90% of all bladder cancers are transitional cell carcinomas.
Predisposing Causes and Prevention
- Cigarettes. Cigarette smoking is involved in 50% of cases in men and 30% of cases in women.
- Dyes. Workers in the dye, petroleum, chemical, printing, rubber and leather industries appear to be at increased risk.
- Chemotherapy agents such as cyclophosphamide increase the risk of bladder cancer development. There is also an increased risk in patients who have undergone pelvic and abdominal radiation therapy.
- Others. Chronic infection and calculi may increase the risk of malignancy.
Transurethral resection is the initial form of treatment for all bladder cancers. If the tumor is diagnosed as being superficial, without invasion into the deeper layers of the bladder wall, then only periodic cystoscopic evaluation is necessary to identify tumor recurrences.
If there is associated carcinoma in situ or if tumor recurrences become more frequent, adjunctive intravesical chemotherapy is employed. This may be in the form of immunoagents or chemotherapeutic agents. These are instilled directly into the bladder via a catheter. Most of these agents are administered in the office weekly for 6-8 weeks with subsequent follow up check cystoscopies. The use of monthly maintenance intravesical chemotherapy or immunotherapy is controversial.
A. Immunoagents. Bacille Calmette-Guerin (BCG). This is an attenuated strain of tuberculosis. The exact mechanism by which BCG exerts its antitumor effect is unknown. BCG is effective therapeutically and prophylactically with complete responses reported in 30-75% of patients with residual carcinoma in situ with one or two years of therapy. Recurrence rates are significantly reduced, and the time for progression is significantly increased.
B. Chemotherapeutic agents. In certain circumstances, Mitomycin C, Thiotepa and Doxorubicin may also be useful as agents for intravesical chemotherapy.
C. Laser vaporization has the distinct disadvantage that tumor samples are not available for pathologic examination unless taken separately before laser vaporization. The vaporization may have the advantages of being done under sedation alone, particularly for small recurrences, and possibly being less likely to promote tumor dissemination within the bladder.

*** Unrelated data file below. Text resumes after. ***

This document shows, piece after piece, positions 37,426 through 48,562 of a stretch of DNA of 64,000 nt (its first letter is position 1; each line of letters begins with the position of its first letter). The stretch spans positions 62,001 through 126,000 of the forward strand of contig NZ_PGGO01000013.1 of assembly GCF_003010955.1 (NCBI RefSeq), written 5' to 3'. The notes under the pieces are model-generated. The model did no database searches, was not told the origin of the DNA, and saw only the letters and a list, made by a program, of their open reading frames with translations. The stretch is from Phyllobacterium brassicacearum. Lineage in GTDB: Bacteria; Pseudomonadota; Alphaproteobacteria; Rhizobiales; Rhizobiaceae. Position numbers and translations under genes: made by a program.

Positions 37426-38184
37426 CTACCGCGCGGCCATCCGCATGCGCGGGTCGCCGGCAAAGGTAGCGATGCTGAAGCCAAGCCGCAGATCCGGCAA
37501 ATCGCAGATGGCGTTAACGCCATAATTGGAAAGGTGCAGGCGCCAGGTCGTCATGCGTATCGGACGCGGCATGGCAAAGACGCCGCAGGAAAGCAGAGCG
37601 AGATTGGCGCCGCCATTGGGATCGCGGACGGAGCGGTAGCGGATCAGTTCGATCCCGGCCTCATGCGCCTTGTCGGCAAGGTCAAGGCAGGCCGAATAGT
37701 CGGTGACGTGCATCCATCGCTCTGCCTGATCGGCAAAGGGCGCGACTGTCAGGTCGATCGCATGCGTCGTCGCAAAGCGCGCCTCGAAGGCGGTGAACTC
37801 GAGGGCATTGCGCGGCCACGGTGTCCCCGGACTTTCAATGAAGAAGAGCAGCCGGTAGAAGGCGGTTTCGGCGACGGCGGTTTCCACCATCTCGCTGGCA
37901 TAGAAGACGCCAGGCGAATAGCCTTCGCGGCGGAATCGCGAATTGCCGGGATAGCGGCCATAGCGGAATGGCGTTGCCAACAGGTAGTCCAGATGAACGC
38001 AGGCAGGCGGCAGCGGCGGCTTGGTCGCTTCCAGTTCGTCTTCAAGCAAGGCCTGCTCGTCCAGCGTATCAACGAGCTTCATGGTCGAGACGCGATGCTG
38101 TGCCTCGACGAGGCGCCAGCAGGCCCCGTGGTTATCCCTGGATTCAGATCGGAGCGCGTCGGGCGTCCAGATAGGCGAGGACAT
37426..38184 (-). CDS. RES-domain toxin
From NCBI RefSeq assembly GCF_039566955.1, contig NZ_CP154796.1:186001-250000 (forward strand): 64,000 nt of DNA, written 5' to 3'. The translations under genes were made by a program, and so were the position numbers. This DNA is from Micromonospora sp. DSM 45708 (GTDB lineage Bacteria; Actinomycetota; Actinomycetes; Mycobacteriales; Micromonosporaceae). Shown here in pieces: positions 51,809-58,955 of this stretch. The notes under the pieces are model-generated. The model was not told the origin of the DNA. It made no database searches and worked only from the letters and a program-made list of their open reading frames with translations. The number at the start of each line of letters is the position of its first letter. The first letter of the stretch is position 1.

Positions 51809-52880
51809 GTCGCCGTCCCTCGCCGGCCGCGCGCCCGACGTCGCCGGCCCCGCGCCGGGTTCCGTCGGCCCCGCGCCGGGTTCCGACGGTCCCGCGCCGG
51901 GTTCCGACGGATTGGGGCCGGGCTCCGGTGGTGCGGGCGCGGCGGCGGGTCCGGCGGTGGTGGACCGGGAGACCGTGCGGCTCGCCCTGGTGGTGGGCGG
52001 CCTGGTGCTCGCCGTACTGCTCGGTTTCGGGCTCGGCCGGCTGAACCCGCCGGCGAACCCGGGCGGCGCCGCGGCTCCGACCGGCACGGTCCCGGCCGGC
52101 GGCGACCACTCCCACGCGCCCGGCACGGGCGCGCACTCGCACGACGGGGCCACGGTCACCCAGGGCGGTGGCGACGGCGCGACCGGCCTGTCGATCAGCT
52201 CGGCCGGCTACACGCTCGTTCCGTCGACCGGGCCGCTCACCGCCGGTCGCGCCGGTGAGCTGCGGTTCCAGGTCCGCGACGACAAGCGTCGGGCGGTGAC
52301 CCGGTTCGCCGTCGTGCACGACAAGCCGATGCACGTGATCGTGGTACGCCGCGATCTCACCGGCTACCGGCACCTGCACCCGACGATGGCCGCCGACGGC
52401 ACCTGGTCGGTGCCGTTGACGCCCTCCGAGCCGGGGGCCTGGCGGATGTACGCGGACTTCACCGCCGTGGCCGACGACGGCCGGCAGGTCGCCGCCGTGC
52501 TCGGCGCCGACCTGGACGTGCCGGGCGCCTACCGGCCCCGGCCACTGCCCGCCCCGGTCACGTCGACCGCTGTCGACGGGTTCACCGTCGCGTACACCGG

Patients with tumors that are not superficial and invade the deeper layers of the bladder, situated in the dome or posterior bladder wall, or have their tumors in a diverticulum may be candidates for a partial cystectomy. Random biopsies of the bladder to exclude carcinoma in situ should be performed to rule out this associated problem if a partial cystectomy is being entertained.
This is the standard method of treatment for those with muscle-invasive disease, and in women includes removal of the uterus and anterior vaginal vault. In men, the urethra should be removed if biopsies have shown cancer at the level of the bladder neck or prostatic urethra.
Studies are underway to see if a combination of transurethral resection, follow up, systemic chemotherapy with or without external beam radiation and/or intravesical chemotherapy may allow the patient to keep the bladder and have the same prognosis.
External beam radiation may be an alternative to radical cystectomy in patients with muscle-invasive bladder cancer; however, local recurrence is common.
About 1/3 of patients who present with invasive bladder cancer are found to have regional or distant spread. The use of neo-adjuvant chemotherapy prior to surgery may improve survival in this group of patients; use of adjuvant chemotherapy with agents presently available has not been proven to result in high cure rates.
About 1/3 of patients with invasive disease develop distant metastases despite treatment such as a radical cystectomy.